Advanced Search
Southern Spaces
A journal about real and imagined spaces and places of the US South and their global connections

A Mind To Stay Here: Closing Conference Comments on Southern Exceptionalism

Nashville, Tennessee
Published November 29, 2006


Writer John Egerton reflects upon thirty years of chronicling Dixie's Americanization and America's southernization from his post in Nashville. He discusses the persistence of "southern" themes and offers subjects for books that he hopes other writers will pursue.

A Mind to Stay Here

Part 2Egerton compares his observations in The Americanization of Dixie with social conditions today

Part 3Egerton traces recent politics in the New South, noting how Karl Rove built directly upon Nixon’s Southern Strategy

Part 4Egerton reflects upon the contradictions of the South, highlighting the importance of racial integration and rural life

Part 5Egerton highlights the importance of race in persistent southern distinctiveness

Part 6Egerton calls for further research, highlighting a list of potential contributions about neglected subjects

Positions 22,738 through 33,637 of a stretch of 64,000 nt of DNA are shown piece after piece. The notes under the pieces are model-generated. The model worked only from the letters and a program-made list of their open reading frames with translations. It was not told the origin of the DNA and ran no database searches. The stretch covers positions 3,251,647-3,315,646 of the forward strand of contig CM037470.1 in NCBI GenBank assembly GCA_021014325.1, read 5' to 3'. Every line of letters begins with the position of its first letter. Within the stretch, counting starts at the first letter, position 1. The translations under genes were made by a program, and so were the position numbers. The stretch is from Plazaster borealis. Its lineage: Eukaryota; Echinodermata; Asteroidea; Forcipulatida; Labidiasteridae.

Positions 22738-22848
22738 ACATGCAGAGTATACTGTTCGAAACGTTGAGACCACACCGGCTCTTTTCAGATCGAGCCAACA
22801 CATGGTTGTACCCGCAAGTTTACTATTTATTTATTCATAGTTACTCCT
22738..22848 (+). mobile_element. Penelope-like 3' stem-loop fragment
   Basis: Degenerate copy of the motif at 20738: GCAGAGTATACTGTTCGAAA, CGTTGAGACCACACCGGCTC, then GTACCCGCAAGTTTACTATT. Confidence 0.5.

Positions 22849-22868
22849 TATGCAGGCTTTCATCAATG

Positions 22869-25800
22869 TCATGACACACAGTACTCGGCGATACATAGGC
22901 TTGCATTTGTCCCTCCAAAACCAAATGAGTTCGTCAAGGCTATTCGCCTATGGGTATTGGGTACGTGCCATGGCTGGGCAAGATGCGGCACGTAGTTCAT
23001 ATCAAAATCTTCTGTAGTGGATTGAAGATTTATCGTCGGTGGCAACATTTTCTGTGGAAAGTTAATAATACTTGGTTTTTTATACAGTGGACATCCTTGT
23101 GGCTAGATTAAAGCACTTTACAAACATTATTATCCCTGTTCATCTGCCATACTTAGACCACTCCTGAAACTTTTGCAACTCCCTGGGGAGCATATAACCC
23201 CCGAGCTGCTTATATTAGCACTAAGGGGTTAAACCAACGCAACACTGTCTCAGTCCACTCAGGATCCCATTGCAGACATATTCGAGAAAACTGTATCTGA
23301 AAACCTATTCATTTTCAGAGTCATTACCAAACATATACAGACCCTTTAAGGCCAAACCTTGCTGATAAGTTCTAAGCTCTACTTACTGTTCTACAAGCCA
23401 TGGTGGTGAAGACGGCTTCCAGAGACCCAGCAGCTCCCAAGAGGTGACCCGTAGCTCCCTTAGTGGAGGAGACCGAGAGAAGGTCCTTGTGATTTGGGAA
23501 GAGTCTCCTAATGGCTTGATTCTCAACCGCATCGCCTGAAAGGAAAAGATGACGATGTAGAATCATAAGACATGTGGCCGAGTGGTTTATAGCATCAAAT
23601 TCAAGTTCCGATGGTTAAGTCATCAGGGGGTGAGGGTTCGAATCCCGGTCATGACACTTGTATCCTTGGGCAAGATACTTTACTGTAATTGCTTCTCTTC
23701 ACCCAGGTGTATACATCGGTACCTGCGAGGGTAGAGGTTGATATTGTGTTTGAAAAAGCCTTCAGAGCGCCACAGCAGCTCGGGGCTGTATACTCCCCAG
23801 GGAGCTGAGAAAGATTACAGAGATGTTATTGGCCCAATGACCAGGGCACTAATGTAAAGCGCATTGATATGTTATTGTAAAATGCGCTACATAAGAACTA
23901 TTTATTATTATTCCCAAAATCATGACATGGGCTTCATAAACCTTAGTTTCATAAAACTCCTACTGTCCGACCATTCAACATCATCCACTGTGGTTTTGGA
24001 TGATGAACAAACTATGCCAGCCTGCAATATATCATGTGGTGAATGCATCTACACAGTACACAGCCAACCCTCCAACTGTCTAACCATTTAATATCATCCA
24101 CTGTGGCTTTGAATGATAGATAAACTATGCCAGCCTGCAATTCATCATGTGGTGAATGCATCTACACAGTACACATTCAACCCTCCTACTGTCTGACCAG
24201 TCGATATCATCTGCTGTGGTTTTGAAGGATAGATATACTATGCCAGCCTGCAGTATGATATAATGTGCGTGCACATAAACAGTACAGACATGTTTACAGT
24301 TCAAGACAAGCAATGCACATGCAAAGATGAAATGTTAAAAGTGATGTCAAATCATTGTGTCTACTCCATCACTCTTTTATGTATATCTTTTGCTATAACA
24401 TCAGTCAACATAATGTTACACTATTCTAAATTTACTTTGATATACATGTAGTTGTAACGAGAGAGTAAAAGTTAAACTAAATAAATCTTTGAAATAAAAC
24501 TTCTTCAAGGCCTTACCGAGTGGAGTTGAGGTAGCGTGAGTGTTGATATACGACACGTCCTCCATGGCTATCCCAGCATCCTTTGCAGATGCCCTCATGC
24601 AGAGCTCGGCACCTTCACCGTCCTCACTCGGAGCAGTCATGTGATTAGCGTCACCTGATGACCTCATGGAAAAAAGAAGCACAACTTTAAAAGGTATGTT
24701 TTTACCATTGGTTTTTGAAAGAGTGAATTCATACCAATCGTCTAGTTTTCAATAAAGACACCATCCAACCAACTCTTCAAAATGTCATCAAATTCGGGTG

About John Egerton

John Egerton was born in Atlanta, Georgia, June 14, 1935, the son of William G. Egerton, a traveling salesman, and his wife, Rebecca White Egerton. The family settled in Cadiz, Kentucky, where John remained until leaving to attend Western Kentucky University, 1953–1954. From 1954 until 1956, he served in the United States Army. He earned a B.A. at the University of Kentucky in 1958 and an M.A. in 1960.

Between 1958 and 1960, Egerton was with the Public Relations Department of the University of Kentucky, and from 1960 to 1965, he was the Director of Public Information for the University of South Florida. He was a staff writer for Southern Education Report, 1965–1969, and for Race Relations Reporter, 1969–1971.

In 1971, Egerton began his career as a free-lance reporter. He was a contributing editor for Saturday Review of Education (1972-1973), Race Relations Reporter (1973–1974), and Southern Voices (1974–1975). From 1973–1975, he was a writer for Atlanta's Southern Regional Council. In 1977–1978, he was journalist-in-residence at Virginia Polytechnic Institute and State University. Egerton has written or edited eleven non-fiction books and contributed over two-hundred articles to periodicals. He has also been a participant in and writer for many projects or conferences dealing with desegregation and civil rights.

About this Video

This video of John Egerton was taken at "The End of Southern Exceptionalism" conference held at Emory University in March 2006, an event organized by Professor Joseph Crespino of the Emory University History Department and Professor Matt Lassiter of the Department of History at the University of Michigan at Ann Arbor.